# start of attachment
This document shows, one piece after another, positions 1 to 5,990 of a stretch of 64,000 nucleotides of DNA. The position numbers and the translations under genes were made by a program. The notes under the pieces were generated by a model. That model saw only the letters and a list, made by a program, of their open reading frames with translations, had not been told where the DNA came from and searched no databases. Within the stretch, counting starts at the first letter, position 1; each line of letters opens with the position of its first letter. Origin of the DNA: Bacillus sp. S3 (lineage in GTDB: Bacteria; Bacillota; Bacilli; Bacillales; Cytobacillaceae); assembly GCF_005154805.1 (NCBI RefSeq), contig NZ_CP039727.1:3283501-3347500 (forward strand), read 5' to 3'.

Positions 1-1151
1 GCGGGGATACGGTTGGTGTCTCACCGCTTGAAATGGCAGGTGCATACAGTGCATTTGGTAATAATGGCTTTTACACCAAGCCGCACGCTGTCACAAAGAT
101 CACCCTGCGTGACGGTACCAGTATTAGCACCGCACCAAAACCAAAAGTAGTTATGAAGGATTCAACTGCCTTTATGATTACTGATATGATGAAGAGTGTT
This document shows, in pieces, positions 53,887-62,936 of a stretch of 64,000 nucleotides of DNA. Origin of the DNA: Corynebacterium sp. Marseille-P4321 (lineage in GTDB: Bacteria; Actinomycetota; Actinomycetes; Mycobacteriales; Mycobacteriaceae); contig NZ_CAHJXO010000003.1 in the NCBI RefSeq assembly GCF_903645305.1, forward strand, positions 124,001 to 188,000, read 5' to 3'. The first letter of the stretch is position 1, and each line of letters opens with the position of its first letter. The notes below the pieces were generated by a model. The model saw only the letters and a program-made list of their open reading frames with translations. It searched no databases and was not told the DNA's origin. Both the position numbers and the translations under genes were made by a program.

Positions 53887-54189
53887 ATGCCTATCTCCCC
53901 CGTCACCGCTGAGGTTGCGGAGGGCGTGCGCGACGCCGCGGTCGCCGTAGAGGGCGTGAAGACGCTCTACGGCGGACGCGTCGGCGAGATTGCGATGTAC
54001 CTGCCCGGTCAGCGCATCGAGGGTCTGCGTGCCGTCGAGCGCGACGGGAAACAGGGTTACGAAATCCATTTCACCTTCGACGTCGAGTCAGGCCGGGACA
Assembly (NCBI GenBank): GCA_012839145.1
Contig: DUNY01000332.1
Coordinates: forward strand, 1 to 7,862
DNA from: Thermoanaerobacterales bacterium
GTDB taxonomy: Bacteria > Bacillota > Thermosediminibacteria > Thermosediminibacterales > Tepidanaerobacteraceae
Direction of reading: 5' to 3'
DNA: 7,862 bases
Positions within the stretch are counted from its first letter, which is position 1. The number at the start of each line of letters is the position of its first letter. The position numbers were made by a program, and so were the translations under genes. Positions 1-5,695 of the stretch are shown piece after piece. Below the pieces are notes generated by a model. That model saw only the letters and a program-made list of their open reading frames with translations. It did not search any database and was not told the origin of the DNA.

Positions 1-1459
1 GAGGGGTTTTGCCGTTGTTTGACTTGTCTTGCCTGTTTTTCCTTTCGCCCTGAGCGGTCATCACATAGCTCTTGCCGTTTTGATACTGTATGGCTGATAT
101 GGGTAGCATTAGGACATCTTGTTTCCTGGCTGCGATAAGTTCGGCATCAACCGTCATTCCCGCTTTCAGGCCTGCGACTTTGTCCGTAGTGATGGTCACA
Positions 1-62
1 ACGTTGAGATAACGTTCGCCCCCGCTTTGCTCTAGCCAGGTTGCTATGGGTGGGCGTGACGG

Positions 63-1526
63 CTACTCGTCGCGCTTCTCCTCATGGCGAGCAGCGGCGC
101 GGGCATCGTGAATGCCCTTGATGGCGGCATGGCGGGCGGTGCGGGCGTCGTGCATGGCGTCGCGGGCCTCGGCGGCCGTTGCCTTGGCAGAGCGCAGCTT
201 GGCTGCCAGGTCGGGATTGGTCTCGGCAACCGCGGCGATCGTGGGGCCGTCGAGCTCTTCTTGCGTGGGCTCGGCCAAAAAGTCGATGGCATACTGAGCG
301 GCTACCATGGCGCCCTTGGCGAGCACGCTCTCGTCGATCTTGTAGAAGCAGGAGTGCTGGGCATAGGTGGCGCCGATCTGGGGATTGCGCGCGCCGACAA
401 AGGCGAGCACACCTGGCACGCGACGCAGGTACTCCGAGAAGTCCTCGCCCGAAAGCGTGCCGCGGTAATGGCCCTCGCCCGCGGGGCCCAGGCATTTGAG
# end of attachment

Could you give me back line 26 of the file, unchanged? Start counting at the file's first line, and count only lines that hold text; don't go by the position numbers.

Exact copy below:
201 GGCTGCCAGGTCGGGATTGGTCTCGGCAACCGCGGCGATCGTGGGGCCGTCGAGCTCTTCTTGCGTGGGCTCGGCCAAAAAGTCGATGGCATACTGAGCG